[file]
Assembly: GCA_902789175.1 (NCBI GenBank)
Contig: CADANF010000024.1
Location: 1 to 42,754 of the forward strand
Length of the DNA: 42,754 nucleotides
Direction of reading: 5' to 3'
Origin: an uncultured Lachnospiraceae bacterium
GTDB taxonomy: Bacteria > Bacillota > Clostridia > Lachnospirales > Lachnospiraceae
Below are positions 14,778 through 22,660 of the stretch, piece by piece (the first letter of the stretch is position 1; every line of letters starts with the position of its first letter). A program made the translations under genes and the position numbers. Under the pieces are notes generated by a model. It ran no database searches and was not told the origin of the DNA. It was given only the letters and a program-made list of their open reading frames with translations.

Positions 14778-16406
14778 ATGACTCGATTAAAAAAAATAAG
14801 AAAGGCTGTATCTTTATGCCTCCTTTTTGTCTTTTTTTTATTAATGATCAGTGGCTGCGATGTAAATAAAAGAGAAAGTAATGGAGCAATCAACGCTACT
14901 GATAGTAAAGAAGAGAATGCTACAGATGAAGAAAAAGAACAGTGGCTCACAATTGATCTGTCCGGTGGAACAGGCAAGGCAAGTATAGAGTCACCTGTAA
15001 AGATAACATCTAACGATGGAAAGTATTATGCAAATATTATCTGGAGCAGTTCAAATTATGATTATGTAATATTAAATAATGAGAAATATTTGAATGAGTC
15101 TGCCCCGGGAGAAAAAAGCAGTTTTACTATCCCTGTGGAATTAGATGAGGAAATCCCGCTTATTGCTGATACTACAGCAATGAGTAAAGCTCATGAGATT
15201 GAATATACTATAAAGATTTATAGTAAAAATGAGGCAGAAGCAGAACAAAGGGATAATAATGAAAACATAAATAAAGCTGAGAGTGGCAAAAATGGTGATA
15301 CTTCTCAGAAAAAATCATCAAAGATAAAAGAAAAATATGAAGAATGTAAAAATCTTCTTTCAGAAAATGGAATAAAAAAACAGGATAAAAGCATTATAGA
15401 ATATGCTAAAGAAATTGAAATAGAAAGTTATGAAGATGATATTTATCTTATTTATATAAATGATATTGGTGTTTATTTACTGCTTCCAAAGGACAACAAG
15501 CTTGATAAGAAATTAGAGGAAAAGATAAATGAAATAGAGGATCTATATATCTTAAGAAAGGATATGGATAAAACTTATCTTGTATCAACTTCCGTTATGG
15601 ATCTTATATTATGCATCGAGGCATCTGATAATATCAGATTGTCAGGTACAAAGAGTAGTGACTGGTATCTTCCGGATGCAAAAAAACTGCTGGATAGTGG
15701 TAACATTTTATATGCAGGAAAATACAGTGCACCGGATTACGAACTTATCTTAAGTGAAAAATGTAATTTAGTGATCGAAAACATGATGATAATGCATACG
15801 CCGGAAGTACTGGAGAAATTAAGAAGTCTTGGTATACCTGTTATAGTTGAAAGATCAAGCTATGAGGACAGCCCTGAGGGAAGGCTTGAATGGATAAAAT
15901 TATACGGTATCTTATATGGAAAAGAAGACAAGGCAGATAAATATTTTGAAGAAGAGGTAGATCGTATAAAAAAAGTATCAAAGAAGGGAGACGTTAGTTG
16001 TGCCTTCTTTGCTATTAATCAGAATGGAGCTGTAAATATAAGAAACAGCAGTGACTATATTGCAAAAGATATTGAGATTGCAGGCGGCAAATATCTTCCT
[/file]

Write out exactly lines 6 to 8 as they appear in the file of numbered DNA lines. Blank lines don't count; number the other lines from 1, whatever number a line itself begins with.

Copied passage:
Origin: an uncultured Lachnospiraceae bacterium
GTDB taxonomy: Bacteria > Bacillota > Clostridia > Lachnospirales > Lachnospiraceae
Below are positions 14,778 through 22,660 of the stretch, piece by piece (the first letter of the stretch is position 1; every line of letters starts with the position of its first letter). A program made the translations under genes and the position numbers. Under the pieces are notes generated by a model. It ran no database searches and was not told the origin of the DNA. It was given only the letters and a program-made list of their open reading frames with translations.